Space Race: Virtual Production Studios
Posted on Jan 21, 2022 by Alex Fice
Companies around the world are charging ahead to set up virtual production stages, but it is the UK that has seen the strongest growth. We highlight just a few of the studios at the forefront of a sector with infinite possibilities
Words Chelsea Fearnley / Images Various
In 2020, as numerous lockdowns and travel restrictions impacted on-location shoots, the ability to film in a contained, controlled space that could stand in for multiple environments grew in appeal – and continues to do so. It’s the versatility of virtual production that makes it so attractive. But not only does it allow production teams and filmmakers to dream big in terms of setting and context, it also enables technical and creative departments to come together and breathe new life into the way that stories are visually told.
Since the start of last year, the UK film industry has witnessed a kind of doubling effect, as more and more virtual production stages are being built to meet increasing demand. Going into 2022, the global virtual production market was already worth $1607.09 million, and is projected to reach $2941.27 million by the year 2028; a CAGR of 15.9% during that forecast period. We can’t wait to see what will become of this technology (see our round table on page 31 for predictions), but for now, let’s shine the spotlight on some of the British facilities housing impressive LED volumes.
Garden Studios: Soho, UK
In March 2021, Garden Studios increased its size, expanding by 65,000 sq ft, providing 127,000 sq ft of studio space in total. The new site, known as the Orchid Campus, comprises 11 serviced offices, two shooting spaces (around 40,000 sq ft) and a 16,000 sq ft workshop. This is in addition to its existing three sound stages, three shooting spaces, and four fully equipped production offices and workshop units. The crowning jewel, however, is its state-of-the-art virtual production stage. Powered by Unreal Engine, it is a 4800 sq ft space, offering a flexible, safe and socially distanced working environment, that is sustainable and cost-effective.
Garden Studios has partnered with several industry experts to build its volume, which is a 12-metre-wide, four-metre-high curved LED wall, and a 7.6-metre-wide, height-adjustable LED ceiling. Roe Visual supplied its award-winning LED display technology; Mo-Sys its StarTracker camera tracking system; Arri its Alexa Mini LF with head, legs, preview monitor and a set of prime lenses; and Brompton Technology its Tessera LED processor. The stage also uses an iPad Pro and DMX lighting controller for real-time adjustments.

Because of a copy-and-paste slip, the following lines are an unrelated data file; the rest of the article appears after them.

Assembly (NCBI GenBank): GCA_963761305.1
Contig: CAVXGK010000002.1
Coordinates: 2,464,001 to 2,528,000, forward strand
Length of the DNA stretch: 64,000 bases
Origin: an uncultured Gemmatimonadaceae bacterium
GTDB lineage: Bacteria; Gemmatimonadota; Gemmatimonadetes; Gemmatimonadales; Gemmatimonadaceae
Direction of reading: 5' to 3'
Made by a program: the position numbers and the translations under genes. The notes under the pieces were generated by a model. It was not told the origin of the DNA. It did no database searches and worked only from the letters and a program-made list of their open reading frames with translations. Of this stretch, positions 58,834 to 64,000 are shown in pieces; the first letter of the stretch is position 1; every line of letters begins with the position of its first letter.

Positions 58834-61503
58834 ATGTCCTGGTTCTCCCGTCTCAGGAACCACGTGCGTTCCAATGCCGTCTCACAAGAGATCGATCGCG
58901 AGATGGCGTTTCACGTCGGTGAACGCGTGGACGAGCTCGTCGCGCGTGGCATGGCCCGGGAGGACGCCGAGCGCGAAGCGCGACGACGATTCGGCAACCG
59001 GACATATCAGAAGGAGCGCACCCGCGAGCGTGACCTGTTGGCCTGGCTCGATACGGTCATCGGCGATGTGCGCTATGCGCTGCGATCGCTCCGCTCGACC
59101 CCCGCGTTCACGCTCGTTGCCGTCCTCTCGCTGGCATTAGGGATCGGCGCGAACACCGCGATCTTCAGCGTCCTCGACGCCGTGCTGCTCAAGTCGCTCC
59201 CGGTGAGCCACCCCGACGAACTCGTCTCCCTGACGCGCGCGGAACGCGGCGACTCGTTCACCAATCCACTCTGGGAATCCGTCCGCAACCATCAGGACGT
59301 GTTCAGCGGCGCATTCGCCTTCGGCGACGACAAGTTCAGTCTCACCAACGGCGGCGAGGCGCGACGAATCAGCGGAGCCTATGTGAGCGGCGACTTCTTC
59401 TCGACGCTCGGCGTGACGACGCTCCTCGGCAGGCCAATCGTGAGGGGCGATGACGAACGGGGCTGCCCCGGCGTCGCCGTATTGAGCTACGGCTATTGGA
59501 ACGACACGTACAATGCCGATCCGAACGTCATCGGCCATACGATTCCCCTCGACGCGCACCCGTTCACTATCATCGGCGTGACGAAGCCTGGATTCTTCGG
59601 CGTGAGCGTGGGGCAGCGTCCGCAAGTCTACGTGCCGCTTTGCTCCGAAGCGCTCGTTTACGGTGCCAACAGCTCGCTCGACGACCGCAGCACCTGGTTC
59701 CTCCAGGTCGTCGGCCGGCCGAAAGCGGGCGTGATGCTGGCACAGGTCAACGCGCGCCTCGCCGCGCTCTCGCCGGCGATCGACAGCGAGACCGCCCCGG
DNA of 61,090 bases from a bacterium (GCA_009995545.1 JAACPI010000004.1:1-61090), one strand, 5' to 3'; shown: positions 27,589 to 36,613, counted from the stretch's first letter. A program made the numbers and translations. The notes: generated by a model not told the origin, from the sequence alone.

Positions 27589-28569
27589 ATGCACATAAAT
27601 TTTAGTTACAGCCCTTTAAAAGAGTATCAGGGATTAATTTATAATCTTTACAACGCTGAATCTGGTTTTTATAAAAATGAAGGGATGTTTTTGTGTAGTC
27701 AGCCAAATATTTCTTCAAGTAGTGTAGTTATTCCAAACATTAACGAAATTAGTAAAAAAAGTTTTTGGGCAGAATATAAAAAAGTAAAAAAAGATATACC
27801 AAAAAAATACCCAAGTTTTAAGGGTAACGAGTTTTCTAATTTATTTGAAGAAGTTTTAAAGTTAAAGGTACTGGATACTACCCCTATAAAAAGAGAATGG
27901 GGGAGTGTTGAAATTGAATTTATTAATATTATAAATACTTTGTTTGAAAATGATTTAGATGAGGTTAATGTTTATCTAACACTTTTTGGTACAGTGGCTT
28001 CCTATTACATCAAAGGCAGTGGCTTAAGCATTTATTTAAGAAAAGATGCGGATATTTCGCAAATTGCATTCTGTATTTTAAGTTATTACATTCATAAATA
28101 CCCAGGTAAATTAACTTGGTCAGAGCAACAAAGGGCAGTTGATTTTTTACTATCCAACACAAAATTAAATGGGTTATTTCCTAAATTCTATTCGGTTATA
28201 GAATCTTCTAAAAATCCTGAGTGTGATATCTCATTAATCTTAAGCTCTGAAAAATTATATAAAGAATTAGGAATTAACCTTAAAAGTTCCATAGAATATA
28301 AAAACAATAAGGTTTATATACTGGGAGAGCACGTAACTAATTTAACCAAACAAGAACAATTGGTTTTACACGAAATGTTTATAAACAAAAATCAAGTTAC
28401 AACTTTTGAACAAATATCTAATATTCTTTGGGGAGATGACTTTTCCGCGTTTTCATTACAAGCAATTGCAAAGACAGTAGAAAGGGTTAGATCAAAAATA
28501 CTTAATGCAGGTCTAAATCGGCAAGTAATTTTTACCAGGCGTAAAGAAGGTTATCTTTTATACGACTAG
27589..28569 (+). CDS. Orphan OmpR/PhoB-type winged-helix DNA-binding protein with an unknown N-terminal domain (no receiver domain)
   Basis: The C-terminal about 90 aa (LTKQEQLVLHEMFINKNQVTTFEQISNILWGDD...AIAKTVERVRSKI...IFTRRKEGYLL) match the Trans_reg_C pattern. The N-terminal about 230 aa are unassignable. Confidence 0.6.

Virtual production is the natural successor of green screen, and a sure-fire staple of the film industry for years to come
Mark Pilborough-Skinner, virtual production supervisor, says: “Virtual production is the natural successor of green screen, and a sure-fire staple of the film industry for years to come. We have worked incredibly hard – with some of the best industry minds – to develop a studio with impeccable workflow and infinite possibilities.”
Pinewood: London, UK
ILM StageCraft, the production-hardened technology that gave the world the seminal virtual production series The Mandalorian, has opened up a new stage at Pinewood Studios. The company currently occupies two lots in Manhattan Beach Studios, and is looking to expand in a number of key creative production centres, including Atlanta and Vancouver. The new stage improves on the volume used in the Disney+ series. It is larger, utilises more LED panels, offers higher resolution and smooth wall-to-ceiling transitions – resulting in better lighting and more in-camera finals.
“With StageCraft, we have built an end-to-end virtual production service for key creatives. Directors, production designers, cinematographers, producers and visual effects supervisors can creatively collaborate – each bringing their expertise to the virtual aspects of production,” explains Janet Lewin, SVP ad general manager at ILM. Rob Bredow, ILM CCO, adds: “Over the past five years, we have made substantial investments in both our rendering technology and virtual production toolset. When combined with Industrial Light & Magic’s expert visual effects talent, motion capture experience, facial capture via Medusa, Anyma and Flux – and the innovative production technology developed by ILM’s newly integrated Technoprops team – we believe we have a unique offering for the industry.”